An afterthought – both of these buildings have lost their anchor tenants. The tower was originally jointly owned by IBM and Marathon Realty, another 350th anniversary gift to the city from the private sector. It was built in competition with 1000 de la Gauchetiere West and though both are icons of the city’s post-modern architecture, both lack anchor tenants. Odd considering how beautiful both are, how centrally located they are. Windsor Station was the corporate head office of Canadian Pacific Railways until 1997 when they consolidated their operations in Calgary. Today I believe CSIS maintains an office there. I wonder if new residential developments in the area will have any effect on their future significance in the urban tapestry.

McGill College Montreal instagram
McGill College Avenue at Dusk from the PVM Belvedere

One of the better achievements of 1980s city-planning, Vincent Ponté’s re-design of McGill College Avenue. Plans to create a showcase street date back to before the Second World War, but didn’t come to fruition until the 1980s. Prior, it was a far narrower street, with much of the space above Boul. de Maisonneuve nothing but parking lots. Redevelopment began when the Capitol Theatre was torn down in the 1970s and replaced with the squat, ugly brown building off to the left (out of frame).

A more comprehensive plan came to fruition in the early 1980s that would ultimately lead to the development of several gleaming post-modern office towers and one of the city’s premier show streets. If I have one complaint, it’s that despite the large number of people who pass through here, work here etc, no one lives in this part of town. I can imagine it would be a rather fetching address. Sometimes I wonder why there isn’t a trend in this city to redevelop old office buildings (such as the aforementioned brown monstrosity) into condos. Seems like a natural evolution.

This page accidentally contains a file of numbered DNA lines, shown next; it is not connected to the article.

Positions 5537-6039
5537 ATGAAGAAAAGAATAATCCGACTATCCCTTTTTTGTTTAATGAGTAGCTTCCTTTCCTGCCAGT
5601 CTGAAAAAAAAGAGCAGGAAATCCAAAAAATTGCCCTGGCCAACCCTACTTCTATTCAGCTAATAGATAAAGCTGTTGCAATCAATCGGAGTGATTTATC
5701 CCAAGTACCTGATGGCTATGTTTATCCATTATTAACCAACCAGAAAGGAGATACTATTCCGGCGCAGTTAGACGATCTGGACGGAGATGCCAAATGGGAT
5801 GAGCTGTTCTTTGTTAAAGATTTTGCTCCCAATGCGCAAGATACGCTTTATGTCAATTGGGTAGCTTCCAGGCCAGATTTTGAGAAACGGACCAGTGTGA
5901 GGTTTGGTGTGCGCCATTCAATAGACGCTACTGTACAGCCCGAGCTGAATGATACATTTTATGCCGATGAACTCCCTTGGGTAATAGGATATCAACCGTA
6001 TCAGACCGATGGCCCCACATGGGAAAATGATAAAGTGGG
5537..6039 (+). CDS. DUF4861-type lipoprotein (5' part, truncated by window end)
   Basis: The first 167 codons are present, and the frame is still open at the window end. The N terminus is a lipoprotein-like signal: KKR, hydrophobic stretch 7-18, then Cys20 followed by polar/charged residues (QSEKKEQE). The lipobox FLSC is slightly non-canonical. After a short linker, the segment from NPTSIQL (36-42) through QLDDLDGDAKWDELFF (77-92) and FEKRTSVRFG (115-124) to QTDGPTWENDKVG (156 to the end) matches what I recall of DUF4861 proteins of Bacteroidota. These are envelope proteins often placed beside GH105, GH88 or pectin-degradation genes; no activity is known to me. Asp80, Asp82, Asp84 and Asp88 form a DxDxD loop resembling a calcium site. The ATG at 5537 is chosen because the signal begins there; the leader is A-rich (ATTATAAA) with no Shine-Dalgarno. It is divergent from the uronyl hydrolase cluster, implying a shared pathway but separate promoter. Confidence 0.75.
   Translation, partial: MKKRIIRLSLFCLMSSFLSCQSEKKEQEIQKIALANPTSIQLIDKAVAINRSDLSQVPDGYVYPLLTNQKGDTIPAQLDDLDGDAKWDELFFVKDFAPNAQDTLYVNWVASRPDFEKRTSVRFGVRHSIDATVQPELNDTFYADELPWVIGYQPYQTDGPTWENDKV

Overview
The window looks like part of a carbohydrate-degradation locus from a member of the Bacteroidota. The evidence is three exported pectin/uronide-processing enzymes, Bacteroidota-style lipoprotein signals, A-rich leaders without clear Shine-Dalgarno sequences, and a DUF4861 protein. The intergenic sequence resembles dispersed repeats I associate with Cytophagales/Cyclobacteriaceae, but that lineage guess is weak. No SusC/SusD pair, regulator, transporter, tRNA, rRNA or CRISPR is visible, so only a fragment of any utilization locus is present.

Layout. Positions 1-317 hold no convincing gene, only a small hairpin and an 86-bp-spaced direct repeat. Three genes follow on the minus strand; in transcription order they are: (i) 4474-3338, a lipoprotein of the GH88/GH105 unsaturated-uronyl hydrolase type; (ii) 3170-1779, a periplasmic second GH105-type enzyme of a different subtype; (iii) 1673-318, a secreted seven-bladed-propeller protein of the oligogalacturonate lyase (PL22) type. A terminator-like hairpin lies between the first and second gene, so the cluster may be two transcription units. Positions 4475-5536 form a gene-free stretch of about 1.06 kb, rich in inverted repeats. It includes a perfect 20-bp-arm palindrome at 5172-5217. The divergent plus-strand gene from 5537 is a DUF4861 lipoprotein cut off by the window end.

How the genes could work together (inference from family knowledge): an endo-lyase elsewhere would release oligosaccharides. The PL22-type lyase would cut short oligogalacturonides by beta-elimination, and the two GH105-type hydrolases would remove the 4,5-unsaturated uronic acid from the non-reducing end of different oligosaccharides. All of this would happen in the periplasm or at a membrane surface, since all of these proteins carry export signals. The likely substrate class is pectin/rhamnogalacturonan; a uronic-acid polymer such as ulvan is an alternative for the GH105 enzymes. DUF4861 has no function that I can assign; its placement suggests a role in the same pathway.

avenue du musee montreal instagram
Avenue du Musée

I like the gradual development of the Quartier des Musées and the new pavilion of the MMFA – this is progressing in the right direction. The city has a plan for economic stimulus in this area, as they want to increase the number of stable local high-end boutiques and galleries. It could use a café and a bistro and it would be wise for the city to help in the quartier’s branding if they were able to offer various incentives to help concentrate galleries in the area.

Also, while I’m a big fan of the outdoor sculptures, they’re overwhelming given how close they’re grouped together. Would it be so bad if they were spaced out a bit? Maybe the presence of art installations could be used to delineate the boundaries of the Quartier?

Montreal balcony instagram
We have beautiful balconies in this city…

A place where everyone can pass a long summer day thinking about tomorrow, pondering what could be. I think we’re lucky it’s considered an element of good design to include some type of balcony, front porch or rooftop terrace on urban residential construction here. In some places, it’s quite the rarity, considered old-fashioned. Odd no?

Place Ville Marie Montreal instagram
The Sun Life Building (1931), PVM 5 (1968) and PVM 1 (1962)

Olympic Stadium Montreal birds instagram

We’ve really got to figure out what to do with this place. How much longer do we let it slowly decompose?

This post originally appeared on TaylorNoakes.com